E.F. Benson, Miss Mapp

E.F. Benson
“But why did she come back and take her card away?" asked Miss Mackintosh. "I told Florence that Miss Mapp had heard something dreadful about her. And how did she know that Lady Deal was coming here at all? The house was taken in my name."

"That's just what we all long to find out," said Diva eagerly. "She said that somebody in London told her."

"But who?" asked Miss Mackintosh. "Florence only settled to come at lunch time that day, and she told her butler to ring up Susie and say she would be arriving."

Diva's eyes grew round and bright with inductive reasoning.

"I believe we're on the right tack," she said. "Could she have received Lady Deal's butler's message, do you think? What's your number?"

"Tilling 76," said Miss Mackintosh.

Evie gave three ecstatic little squeaks.

"Oh, that's it, that's it!" she said. "Elizabeth Mapp is Tilling 67. So careless of them, but all quite plain. And she did hear it from somebody in London. Quite true, and so dreadfully false and misleading, and so like her. Isn't it, Diva? Well, it does serve her right to be found out."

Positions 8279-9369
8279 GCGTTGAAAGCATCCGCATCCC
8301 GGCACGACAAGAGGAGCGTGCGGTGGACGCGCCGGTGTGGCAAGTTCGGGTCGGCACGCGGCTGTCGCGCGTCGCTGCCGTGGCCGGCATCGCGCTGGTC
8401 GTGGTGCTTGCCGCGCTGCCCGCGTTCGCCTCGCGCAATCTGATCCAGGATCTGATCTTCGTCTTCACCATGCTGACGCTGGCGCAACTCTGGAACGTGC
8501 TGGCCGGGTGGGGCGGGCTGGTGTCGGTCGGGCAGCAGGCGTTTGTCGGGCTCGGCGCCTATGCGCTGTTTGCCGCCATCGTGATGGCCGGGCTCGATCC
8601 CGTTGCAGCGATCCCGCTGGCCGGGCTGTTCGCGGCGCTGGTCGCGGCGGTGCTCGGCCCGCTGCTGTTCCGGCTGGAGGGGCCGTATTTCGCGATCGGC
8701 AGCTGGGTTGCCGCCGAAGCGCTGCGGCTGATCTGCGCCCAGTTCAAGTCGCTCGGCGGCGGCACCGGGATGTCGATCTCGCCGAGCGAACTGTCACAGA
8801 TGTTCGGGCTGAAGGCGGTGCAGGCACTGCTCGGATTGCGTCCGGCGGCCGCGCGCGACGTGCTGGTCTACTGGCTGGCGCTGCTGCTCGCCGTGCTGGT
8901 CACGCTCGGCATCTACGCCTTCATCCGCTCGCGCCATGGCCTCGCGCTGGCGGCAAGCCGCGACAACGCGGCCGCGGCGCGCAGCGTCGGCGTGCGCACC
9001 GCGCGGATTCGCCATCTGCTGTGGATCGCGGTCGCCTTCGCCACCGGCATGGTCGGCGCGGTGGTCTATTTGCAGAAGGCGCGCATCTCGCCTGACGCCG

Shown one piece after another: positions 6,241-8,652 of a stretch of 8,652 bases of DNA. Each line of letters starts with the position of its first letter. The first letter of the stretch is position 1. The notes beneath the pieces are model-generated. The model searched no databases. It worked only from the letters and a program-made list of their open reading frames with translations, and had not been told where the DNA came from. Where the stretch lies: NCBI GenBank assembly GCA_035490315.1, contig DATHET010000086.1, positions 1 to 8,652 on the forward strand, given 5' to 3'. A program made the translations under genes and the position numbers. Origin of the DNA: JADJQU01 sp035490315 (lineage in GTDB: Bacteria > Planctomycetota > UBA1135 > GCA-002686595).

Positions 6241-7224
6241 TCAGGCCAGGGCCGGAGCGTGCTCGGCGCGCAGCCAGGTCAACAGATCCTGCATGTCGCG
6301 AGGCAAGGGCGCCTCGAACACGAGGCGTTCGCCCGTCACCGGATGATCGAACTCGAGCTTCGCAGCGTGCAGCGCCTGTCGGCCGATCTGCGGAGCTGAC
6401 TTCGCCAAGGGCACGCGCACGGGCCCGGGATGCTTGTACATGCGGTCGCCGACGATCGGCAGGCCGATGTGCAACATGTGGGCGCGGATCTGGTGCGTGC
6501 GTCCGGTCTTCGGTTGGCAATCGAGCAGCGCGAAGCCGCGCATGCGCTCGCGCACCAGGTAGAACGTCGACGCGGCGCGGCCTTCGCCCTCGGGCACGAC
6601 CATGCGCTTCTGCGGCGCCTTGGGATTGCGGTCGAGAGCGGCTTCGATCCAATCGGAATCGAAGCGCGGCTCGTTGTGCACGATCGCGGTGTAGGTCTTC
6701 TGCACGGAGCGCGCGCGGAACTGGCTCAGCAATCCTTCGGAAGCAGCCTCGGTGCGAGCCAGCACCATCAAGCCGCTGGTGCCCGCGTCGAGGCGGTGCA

Miss Mackintosh was evidently a true Tillingite.

"How marvellous!" she said.”
E.F. Benson, Miss Mapp

E.F. Benson
“Miss Mackintosh waved her arms wildly.

"Oh, please stop, and let me guess," she cried. "I shall go crazy with joy if I'm right. It was an old Peerage, and so she found that Lady Deal was Helena Herman--"

"Whom she had seen ten years ago at a music hall as a male impersonator," cried Diva.

"And didn't want to know her," interrupted Miss Mackintosh.

"Yes, that's it, but that is not all. I hope you won't mind, but it's too rich. She saw you this morning coming out of your house in your bath-chair, and was quite sure that you were that Lady Deal."

The three ladies rocked with laughter. Sometimes one recovered, and sometimes two, but they were re-infected by the third, and so they went on, solo and chorus, and duet and chorus, till exhaustion set in.

"But there's still a mystery," said Diva at length, wiping her eyes. "Why did the Peerage say that Lady Deal was Helena Herman?"

"Oh, that's the last Lady Deal," said Miss Mackintosh. "Helena Herman's Lord Deal died without children and Florence's Lord Deal, my Lady Deal, succeeded. Cousins."

"If that isn't a lesson for Elizabeth Mapp," said Diva. "Better go to the expense of a new Peerage than make such a muddle. But what a long call we've made. We must go."